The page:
Trade bodies demand halt to consultations until Brexit resolved

By Emily Hawkins contact

- Last updated on GMT

Other matters can wait: trade bodies want Brexit uncertainty to be resolved
Other matters can wait: trade bodies want Brexit uncertainty to be resolved

Related tags: brexit, ukhospitality

Food industry chiefs have said the sector is beleaguered with no-deal Brexit uncertainty and urged consultations on other matters, including plastic use and a deposit return scheme, be put on hold.

A letter written to Michael Gove, Secretary of State for Environment, Food and Rural Affairs, which was leaked to the press, says 

The letter was sent to Michael Gove (image: Chris McAndrew)
The letter was sent to Michael Gove (image: Chris McAndrew)

businesses are “totally focused on working to mitigate the catastrophic impact of a no-deal Brexit” and consultations relevant to the industry cannot carry on as planned, given the strain on the sector.

Some 32 trade body leaders signed the letter, including Kate Nicholls, chief executive officer of UKHospitality, and Ian Wright CBE, chief executive of the Food and Drink Federation.

They said the sector does not have the resources to adequately address non-Brexit policy consultations and can’t recruit more staff.

Sign of bad faith

“If Government seeks to press ahead with these consultations, it will be seen by some as a sign of bad faith and many organisations may decline to respond,” sector leaders cautioned.

Signatories called for a publication delay of consultations into a deposit return scheme,​ proposals for a tax on plastic items​ with less than 30% recycled content and proposals to restrict advertising for sugary or high-fat foods.

Other consultations referenced included reviews into the supply chain such as into improving water management in the environment and the farming industry’s use of pesticides.

Nicholls told The Morning Advertiser​: “Brexit is at the forefront of everything at the minute and it is continuing to cause a huge amount of uncertainty for businesses. It is inconceivable that businesses should be forced to think about anything else until, at the very least, we know what sort of Brexit we are facing.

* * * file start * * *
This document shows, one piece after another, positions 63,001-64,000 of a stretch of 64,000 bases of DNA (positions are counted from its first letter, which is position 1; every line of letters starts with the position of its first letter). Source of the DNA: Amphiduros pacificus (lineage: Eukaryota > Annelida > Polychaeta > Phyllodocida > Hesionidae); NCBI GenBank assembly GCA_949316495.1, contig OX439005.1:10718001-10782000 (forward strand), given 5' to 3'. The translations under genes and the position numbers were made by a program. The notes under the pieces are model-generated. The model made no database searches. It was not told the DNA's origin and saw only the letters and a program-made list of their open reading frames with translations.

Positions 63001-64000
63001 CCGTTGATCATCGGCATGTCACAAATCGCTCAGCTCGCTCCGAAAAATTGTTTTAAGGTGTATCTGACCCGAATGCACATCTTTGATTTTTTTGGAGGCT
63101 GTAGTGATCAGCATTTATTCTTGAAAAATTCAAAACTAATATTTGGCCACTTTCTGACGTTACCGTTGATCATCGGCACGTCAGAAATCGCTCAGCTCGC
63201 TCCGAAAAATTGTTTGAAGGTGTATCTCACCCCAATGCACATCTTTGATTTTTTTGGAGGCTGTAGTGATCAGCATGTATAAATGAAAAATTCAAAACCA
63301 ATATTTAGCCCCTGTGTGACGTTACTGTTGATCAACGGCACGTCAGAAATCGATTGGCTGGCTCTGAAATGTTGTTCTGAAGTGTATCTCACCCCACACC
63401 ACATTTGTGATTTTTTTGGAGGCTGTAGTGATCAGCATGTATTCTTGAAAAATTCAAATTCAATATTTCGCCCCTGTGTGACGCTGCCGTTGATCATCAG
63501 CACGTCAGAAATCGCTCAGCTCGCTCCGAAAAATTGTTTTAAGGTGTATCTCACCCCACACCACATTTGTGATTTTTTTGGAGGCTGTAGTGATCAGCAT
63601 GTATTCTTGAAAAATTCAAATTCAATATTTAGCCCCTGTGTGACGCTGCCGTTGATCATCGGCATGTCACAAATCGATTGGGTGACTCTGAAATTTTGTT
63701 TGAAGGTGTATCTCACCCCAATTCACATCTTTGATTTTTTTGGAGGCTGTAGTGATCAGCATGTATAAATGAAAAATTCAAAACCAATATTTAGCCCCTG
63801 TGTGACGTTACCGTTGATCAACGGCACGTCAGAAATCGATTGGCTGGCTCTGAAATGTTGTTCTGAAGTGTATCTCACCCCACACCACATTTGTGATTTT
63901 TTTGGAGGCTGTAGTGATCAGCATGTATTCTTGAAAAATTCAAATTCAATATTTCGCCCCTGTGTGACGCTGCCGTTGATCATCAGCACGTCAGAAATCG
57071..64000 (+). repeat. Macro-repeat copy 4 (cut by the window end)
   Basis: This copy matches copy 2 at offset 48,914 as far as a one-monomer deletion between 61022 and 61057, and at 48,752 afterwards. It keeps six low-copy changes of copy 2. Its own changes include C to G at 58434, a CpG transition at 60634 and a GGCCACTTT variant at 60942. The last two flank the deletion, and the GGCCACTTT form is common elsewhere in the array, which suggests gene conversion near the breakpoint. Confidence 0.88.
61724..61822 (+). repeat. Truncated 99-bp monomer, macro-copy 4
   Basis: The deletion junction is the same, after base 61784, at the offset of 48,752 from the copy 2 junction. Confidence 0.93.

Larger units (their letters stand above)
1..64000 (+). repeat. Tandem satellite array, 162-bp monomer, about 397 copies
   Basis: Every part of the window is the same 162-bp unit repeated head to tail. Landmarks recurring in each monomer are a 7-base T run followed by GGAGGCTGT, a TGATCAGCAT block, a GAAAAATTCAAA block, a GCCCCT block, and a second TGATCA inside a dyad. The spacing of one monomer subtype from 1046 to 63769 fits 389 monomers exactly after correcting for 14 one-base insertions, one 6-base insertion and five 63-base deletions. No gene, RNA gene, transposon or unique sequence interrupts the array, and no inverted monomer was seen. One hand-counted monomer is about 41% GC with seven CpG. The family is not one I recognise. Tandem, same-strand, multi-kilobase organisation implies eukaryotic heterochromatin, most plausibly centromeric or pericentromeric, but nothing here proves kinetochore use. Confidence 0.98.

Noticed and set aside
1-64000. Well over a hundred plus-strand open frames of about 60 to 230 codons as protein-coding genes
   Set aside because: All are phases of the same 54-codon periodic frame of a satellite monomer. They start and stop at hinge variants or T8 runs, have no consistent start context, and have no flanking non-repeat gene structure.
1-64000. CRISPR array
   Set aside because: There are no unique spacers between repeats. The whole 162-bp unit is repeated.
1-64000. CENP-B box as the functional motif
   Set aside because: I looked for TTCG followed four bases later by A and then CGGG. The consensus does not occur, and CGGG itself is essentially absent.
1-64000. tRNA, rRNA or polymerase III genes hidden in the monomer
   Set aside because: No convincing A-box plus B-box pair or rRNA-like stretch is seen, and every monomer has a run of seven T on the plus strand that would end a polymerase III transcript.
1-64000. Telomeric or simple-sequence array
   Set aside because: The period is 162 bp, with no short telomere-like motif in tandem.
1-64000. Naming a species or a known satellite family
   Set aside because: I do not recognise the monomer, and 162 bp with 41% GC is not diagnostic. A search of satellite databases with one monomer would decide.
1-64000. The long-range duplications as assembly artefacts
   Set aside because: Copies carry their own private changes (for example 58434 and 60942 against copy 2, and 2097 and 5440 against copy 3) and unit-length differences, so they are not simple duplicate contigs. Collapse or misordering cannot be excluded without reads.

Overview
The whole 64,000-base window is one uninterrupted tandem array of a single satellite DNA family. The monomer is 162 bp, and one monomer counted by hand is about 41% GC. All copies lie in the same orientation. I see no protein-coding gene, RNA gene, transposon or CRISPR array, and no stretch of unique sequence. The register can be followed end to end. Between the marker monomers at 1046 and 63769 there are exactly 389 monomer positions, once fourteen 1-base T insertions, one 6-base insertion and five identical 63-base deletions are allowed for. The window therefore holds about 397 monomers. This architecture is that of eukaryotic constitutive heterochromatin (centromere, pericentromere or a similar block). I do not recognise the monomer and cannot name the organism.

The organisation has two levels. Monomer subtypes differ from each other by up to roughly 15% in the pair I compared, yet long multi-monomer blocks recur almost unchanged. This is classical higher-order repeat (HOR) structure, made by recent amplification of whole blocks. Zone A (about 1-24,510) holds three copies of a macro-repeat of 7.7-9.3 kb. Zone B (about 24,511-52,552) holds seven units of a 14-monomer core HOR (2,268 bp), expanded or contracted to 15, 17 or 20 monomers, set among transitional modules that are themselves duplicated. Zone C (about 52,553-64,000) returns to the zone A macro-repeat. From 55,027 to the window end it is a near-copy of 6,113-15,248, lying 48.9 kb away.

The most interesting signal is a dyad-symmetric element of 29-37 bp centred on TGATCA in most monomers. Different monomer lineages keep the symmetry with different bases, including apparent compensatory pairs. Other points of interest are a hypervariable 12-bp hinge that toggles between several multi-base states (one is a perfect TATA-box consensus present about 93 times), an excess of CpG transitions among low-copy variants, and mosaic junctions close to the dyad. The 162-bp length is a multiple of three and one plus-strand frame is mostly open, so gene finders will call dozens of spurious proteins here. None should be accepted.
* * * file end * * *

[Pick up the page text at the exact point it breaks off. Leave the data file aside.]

“Issues like the deposit return scheme, a possible plastic tax, and restrictions on food and drink advertising are going to have far-reaching effects on pubs and bars. Ideally, we need to able to devote our full focus into getting to grips with these potential changes. We cannot do anything like that while we are putting all our energies into a Brexit that is getting no clearer.”

A no-deal Brexit was described as a “disastrous” prospect​ for the hospitality sector by Nicholls when MPs voted against Prime Minister Theresa May’s first offering of a withdrawal agreement last month.

Drinks manufacturers echoed this sentiment in a Business, Energy and Industrial Strategy (BEIS) report committee published last year.

The full letter sent to Gove 

Dear Secretary of State

As representatives of a very broad swathe of the UK’s farming and food & drink supply chain, we are writing to you today on a matter of great urgency and of deep concern to our members.

In fewer than 50 days, the UK will leave the European Union. The legal default is that we will do so irrespective of whether or not we have signed a withdrawal agreement and, at present, that no-deal Brexit looks ever more the likeliest outcome.

Businesses throughout the UK food chain – and their trade associations – are now totally focused on working to mitigate the catastrophic impact of a no-deal Brexit. Large amounts of time, money, people and effort are being diverted to that end.

At this moment of potential crisis for our industry, it cannot be ‘business as usual’ within Government. Neither we, nor our members, have the physical resources nor organisational bandwidth to engage with and properly respond to non-Brexit-related policy consultations or initiatives at this time. Government has recruited many extra staff; we cannot.

We very strongly urge you, therefore, to require of your Cabinet colleagues that a range of current and planned consultations that will impact food and drink, some of which are expected shortly, are firmly and clearly placed on “pause” until this uncertainty is over. A list of the relevant consultations of which we are aware is given in the appendix to this letter.

If Government seeks to press ahead with these consultations it will be seen by some as a sign of bad faith and many organisations may decline to respond.

We are grateful for your assistance with this issue.

Related topics: Legislation

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